Alberta Cancer Foundation

Feet on the Ground

A few years back, Dr. Houman Mahallati didn’t climb Mount Kilimanjaro just because it was there. “I did it because I wanted to make a difference,” the Calgary radiology subspecialist and managing partner of EFW Radiology explains.

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In 2005, Mahallati ascended Africa’s tallest peak with 21 other philanthropically minded individuals. Their journey to the summit raised more than $525,000 for cancer research. “It was a personal challenge and a chance to see some of Africa,” he remembers. “But our primary motivation was the unique opportunity to support advances in the treatment of cancer.”

Fast forward seven years and Dr. Mahallati is again part of a team that has contributed a significant gift toward breast cancer research, but this time he did it with his feet on the ground. At the Calgary Women’s Show in late 2012, staff from EFW presented a cheque for $50,000 to the Alberta Cancer Foundation on behalf of EFW Radiology. The company has supported the foundation in the past, but this occasion marked EFW’s first major gift to the foundation. Dr. Sasha Lupichuk, chair of the Southern Alberta Breast Tumour Group accepted the gift, which will help support the group’s ongoing research into new breast cancer treatments through clinical trials at the Tom Baker Cancer Centre.

The desire to make an impact was Mahallati’s personal motivation for climbing Mount Kilimanjaro, and it is also the motivation behind EFW’s corporate donation. “We want to make a difference in the lives of our patients,” he says. “We do that first by providing the best subspecialty care possible at our 12 radiology clinics in southern Alberta. But we also do it at the community level by supporting not-for-profit organizations that work hard to improve the lives of families where we live.”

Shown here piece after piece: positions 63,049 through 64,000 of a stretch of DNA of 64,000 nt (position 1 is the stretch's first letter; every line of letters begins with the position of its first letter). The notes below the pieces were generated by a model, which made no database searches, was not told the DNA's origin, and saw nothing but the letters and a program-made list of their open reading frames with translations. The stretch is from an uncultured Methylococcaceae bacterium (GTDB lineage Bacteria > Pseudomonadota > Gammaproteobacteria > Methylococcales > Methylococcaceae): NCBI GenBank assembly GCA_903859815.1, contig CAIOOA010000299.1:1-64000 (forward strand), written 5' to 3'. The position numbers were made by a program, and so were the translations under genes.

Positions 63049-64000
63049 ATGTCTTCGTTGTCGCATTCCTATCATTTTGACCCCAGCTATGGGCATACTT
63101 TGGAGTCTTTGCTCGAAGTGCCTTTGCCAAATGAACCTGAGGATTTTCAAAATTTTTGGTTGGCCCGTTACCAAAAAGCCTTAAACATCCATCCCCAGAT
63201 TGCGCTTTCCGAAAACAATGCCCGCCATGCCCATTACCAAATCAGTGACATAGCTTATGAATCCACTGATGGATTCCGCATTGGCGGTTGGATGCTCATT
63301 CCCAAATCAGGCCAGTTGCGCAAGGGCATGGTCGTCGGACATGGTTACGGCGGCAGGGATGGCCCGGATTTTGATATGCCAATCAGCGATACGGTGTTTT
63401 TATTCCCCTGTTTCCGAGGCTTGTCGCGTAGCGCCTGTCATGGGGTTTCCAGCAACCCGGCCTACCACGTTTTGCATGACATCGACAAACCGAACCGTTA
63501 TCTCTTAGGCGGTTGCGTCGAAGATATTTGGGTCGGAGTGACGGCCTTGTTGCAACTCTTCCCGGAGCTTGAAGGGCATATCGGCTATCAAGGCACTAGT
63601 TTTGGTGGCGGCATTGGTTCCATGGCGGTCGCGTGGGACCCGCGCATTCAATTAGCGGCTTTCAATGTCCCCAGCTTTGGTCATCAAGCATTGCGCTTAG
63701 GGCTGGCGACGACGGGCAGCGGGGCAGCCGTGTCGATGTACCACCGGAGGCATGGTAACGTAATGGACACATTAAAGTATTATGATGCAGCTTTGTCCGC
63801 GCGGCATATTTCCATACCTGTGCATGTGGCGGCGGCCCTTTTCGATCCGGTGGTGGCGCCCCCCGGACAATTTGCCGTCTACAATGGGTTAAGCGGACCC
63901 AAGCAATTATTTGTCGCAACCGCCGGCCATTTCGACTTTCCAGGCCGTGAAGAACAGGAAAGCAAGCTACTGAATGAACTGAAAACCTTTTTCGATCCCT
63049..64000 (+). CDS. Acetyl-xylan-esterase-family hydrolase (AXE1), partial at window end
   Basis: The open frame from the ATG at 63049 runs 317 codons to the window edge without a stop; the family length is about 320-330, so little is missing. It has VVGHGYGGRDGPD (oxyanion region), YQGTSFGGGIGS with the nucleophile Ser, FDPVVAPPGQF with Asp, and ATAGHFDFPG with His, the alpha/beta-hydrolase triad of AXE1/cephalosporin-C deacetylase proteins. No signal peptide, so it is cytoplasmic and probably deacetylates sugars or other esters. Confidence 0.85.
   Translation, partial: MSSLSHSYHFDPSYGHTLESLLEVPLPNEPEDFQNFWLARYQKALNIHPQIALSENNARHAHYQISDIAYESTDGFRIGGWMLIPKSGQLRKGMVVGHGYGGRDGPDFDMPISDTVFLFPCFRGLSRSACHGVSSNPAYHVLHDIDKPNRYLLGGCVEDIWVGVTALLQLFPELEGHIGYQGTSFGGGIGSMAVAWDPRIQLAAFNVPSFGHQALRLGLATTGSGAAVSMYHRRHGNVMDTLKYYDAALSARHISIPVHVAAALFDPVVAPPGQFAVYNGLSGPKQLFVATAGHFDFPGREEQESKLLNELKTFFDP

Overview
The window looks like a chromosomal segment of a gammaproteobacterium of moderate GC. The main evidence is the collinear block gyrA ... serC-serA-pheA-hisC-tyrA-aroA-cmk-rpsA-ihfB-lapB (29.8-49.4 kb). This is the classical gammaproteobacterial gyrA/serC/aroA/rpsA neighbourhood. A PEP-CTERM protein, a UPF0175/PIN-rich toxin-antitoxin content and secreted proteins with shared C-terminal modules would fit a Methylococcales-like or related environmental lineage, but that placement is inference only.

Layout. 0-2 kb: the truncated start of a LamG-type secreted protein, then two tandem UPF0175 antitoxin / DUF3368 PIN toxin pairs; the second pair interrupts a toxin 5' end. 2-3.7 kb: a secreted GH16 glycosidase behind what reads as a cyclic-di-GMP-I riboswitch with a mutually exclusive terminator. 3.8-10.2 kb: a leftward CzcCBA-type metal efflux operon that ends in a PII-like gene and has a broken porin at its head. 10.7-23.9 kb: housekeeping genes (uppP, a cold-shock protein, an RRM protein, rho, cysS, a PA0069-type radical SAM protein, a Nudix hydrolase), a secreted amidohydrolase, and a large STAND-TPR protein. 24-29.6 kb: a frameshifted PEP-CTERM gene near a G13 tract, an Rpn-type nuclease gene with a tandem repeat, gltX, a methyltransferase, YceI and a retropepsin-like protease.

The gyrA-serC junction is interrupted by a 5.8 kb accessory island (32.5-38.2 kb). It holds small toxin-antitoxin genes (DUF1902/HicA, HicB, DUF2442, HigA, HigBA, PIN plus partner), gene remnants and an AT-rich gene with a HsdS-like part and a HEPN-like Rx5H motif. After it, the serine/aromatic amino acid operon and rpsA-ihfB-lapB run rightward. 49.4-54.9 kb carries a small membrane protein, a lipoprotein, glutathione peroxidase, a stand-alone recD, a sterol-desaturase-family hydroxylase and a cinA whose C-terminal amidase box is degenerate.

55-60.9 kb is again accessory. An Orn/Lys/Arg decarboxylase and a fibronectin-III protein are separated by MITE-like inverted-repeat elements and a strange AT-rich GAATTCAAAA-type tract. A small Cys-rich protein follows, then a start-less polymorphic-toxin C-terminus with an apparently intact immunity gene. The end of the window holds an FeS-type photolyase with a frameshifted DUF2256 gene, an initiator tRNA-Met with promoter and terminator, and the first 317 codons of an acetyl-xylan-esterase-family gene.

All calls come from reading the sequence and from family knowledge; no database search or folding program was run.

EFW Radiology is keen to support the local clinical trials, a research area where new findings can quickly make a difference in patients’ lives.

Mahallati says that EFW supports women’s health and organizations as a way to build stronger, healthier families. “Don’t get me wrong,” he hastens to add, “it’s not that we don’t care about men. But throughout history, women are interwoven with health care for the family in all cultures. We see more women in our clinics; they come as patients and to support others.” In other words, helping women-focused organizations is EFW’s way of helping everyone in the family, male and female.

Since breast cancer is among the most commonly diagnosed cancers in women, EFW’s support for breast cancer research is a natural fit. Add there’s a close relationship between EFW and the Tom Baker Cancer Centre, where many of EFW’s breast imaging specialists, such as Dr. Paul Burrowes, Dr. Andrew Lee and Dr. Bobbie Docktor also participate in cancer research and treatment. EFW’s recent donation to the Southern Alberta Breast Tumour Group made perfect sense.